A lot of people are saying that they don't see the influence of Katrina and the political world in this film, but does something have to be as obvious as "The Host" in it's assessment of what's happening in the world. Artists are influenced by a number of things when they write and direct or paint. Did Roth have to have an image of a city being flooded to make a connection. Simply I can see within the film the misplaced morals and values of rich white men, that to me, while not making a great statement, shows that the influence is seen within the film and that there is an idea at work. Does there have to be more? Maybe it would have helped if one of the people bidding at the beginning was a politician. I separate the filmmaker from the film. Tarrantino and Shyamalan are both egoists but I tend to enjoy their films.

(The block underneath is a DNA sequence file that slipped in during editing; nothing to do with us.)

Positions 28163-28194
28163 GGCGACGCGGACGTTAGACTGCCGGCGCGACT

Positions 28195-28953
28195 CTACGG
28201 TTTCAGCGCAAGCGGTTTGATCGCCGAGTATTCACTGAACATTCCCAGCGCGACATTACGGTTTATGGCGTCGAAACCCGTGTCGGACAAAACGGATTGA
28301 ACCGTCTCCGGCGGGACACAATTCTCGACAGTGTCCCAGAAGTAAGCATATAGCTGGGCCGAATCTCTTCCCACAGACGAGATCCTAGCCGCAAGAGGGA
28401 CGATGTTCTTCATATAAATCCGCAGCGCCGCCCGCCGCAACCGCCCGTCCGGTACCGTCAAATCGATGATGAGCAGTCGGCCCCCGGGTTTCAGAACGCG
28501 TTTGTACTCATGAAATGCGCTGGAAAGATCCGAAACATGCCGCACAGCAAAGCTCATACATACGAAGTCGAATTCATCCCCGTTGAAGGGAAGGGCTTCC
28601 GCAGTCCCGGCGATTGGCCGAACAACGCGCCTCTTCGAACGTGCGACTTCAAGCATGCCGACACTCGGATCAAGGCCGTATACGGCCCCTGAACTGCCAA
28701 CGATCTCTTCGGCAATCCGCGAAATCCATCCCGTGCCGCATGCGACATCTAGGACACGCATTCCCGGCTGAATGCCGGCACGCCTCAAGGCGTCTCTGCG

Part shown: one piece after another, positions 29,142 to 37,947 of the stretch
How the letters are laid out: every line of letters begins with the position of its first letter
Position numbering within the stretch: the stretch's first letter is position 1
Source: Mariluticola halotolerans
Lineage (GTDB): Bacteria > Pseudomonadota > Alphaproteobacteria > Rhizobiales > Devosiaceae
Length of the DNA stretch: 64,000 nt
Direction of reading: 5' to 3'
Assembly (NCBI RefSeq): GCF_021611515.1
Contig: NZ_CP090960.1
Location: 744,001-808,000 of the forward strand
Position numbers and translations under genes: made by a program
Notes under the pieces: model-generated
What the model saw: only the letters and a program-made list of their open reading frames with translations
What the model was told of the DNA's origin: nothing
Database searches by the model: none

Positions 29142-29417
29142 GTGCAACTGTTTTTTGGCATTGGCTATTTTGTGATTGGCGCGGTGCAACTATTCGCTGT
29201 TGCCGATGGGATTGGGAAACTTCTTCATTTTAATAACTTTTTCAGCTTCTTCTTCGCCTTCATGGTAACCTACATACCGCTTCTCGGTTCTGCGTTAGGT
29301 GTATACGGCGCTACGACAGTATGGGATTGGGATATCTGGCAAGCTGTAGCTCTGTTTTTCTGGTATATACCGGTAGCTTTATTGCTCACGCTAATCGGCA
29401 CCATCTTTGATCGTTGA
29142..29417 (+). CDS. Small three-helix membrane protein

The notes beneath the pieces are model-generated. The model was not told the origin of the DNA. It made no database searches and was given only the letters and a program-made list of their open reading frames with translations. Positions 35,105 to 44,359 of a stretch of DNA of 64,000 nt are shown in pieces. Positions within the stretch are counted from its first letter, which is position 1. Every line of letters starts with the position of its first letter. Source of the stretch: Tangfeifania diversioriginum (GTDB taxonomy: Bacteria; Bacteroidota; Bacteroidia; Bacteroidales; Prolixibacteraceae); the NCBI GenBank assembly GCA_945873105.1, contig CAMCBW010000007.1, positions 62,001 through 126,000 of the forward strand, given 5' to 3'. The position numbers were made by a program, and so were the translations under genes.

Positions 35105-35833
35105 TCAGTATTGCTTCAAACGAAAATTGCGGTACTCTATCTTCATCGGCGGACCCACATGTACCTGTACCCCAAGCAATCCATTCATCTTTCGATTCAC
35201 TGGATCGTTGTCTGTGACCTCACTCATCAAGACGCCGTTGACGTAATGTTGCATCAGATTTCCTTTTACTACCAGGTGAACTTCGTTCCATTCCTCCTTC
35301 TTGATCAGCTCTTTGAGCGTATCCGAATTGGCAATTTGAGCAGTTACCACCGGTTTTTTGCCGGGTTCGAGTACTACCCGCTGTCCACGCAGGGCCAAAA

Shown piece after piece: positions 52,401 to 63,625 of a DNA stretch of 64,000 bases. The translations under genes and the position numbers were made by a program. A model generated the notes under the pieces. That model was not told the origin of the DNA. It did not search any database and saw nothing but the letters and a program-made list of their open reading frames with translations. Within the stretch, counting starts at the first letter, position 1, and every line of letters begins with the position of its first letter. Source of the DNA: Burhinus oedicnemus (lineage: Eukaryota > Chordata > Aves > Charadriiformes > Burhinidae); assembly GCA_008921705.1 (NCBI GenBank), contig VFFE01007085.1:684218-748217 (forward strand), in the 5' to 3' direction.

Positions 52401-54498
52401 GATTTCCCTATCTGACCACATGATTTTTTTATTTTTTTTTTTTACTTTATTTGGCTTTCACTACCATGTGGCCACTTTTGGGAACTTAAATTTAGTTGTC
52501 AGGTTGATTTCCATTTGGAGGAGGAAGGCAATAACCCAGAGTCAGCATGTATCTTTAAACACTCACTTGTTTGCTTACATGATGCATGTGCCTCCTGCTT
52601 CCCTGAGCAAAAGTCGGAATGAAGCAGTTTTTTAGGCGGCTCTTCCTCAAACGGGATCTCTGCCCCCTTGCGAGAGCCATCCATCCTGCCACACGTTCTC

"28 Weeks Later" was garbage. The first film created something that was feasible within our reality. People scratching and clawing to stay alive in a world that's suddenly falling apart with a nice little war allegory thrown in. The second scrapped any and all logical connection to what the first set up and made living humans that were infected by a virus into, well, mere zombies. There was shot in "Weeks" in which the infected are moving across the field of long grass towards their victims and one of the infecteds torsos is missing. What? They aren't zombies! And then we're expected to believe that the patriarch can follow people around the city after they've been in a car, etc. Or that the one infected person remaining has been left completely unsupervised!? It was simply ridiculous. A way to force the drama and spread the virus for perhaps "28 Years Later", which is how long I hope they take to make it.